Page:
Is the Texas Tech Softball Program Broken?
Over the weekend the Texas Tech Athletics Department announced that the entire Red Raiders softball coaching staff had been relieved of their duties.
Texas Tech Athletics Director Kirby Hocutt announced Sunday that head softball coach Sami Ward and her coaching staff had been relieved of their duties, effective immediately.
“We believe it is in the best short and long-term interest for us to make a change at this time,” Hocutt said via TexasTech.com. “We have very high expectations for success in all our programs, and we believe we can be a prominent softball program.”
In the meantime, Brooke Reed has been named as the interim head coach for the Big 12 tournament. Reed has been at Texas Tech for nine seasons as the Director of Operations on the softball staff.
The Red Raiders weren't particularly bad this year, certainly not bad enough to force an early change after just two seasons. Though they were pretty bad in conference play with a 5-13 record. The previous Texas Tech softball coach, Adrian Gregory, quit in September 2020 after allegations of misconduct.
Was Ward fired for similar reasons after just two seasons in Lubbock?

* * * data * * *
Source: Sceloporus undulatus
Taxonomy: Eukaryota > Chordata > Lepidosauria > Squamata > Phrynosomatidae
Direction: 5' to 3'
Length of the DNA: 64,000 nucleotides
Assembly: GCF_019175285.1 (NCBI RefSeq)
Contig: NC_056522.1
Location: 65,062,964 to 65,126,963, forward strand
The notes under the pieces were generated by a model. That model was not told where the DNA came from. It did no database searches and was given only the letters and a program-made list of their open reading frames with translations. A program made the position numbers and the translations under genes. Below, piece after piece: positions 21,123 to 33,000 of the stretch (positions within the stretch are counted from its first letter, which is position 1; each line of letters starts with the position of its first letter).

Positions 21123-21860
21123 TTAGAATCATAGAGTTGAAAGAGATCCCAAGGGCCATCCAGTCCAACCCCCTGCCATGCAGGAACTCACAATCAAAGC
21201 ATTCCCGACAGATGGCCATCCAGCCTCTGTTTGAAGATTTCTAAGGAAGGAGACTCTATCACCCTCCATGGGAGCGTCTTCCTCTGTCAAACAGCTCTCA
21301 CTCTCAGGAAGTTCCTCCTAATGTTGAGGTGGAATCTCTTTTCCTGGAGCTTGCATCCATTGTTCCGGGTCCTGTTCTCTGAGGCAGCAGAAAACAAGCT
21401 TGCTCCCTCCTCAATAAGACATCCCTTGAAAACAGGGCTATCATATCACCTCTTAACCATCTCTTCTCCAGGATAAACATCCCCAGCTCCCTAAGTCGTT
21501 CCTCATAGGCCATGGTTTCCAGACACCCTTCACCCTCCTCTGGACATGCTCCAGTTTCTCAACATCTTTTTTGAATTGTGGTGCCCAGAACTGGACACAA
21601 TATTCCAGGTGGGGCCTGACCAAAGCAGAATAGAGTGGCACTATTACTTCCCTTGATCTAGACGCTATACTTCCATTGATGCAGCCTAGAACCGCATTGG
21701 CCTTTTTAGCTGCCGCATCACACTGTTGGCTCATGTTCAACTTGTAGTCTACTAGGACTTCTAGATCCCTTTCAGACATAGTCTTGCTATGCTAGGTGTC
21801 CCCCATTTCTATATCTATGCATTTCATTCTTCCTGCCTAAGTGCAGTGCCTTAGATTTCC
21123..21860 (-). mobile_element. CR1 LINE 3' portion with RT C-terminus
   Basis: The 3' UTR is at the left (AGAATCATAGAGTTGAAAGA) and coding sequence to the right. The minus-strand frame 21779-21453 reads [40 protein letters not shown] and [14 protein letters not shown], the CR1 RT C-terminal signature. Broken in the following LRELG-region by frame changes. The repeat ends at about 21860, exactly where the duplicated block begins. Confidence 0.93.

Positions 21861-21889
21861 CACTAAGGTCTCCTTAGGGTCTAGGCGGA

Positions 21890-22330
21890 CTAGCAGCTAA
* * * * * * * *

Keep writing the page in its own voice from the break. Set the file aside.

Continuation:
According to some former Red Raiders softball players, that might be the case.
I don't know that back-to-back coaches with issues in the program are necessarily indicative of a broken program, but how about three straight coaches? Shanon Hays also resigned his post in 2014 after five seasons at Texas Tech. Three straight coaches ending on less than ideal terms seems like a pattern.
The odd part of the Texas Tech softball program is that they've had a long list of talented players come through the system, but the administration just can't seem to hire the perfect coach.
Dozens of recent players spoke out on behalf of interim head coach Brooke Reed as a bright spot in a tumultuous time for many of them on campus. Several said they were proud to call themselves Red Raiders again in support of Reed.
I have no doubts that Texas Tech softball can see success at Texas Tech as many other spring sports have done. It’s certainly not been because of a lack of talent lately; it's just been a program issue that needs to be fixed before success can be manifested.
The softball program has had eight coaches since returning to Texas Tech in 1996. The baseball team has had three head coaches since 1986.
It's hard to place blame on any singular person when it comes to the Texas Tech softball program's shortcomings in the last decade, but the hiring process and oversight have obviously been lacking in retrospect.
One reason the Ward hire might not have been vetted properly to predict this sort of outcome is that the job search took place starting at the end of September. That’s a really tough time to hire a new coach with the start of the season months away at their existing program, much less starting fresh with Texas Tech.
What I do know for certain is that Texas Tech is becoming a real destination for coaches and players in the rest of the athletic department, and there's no reason the softball program cannot be that as well.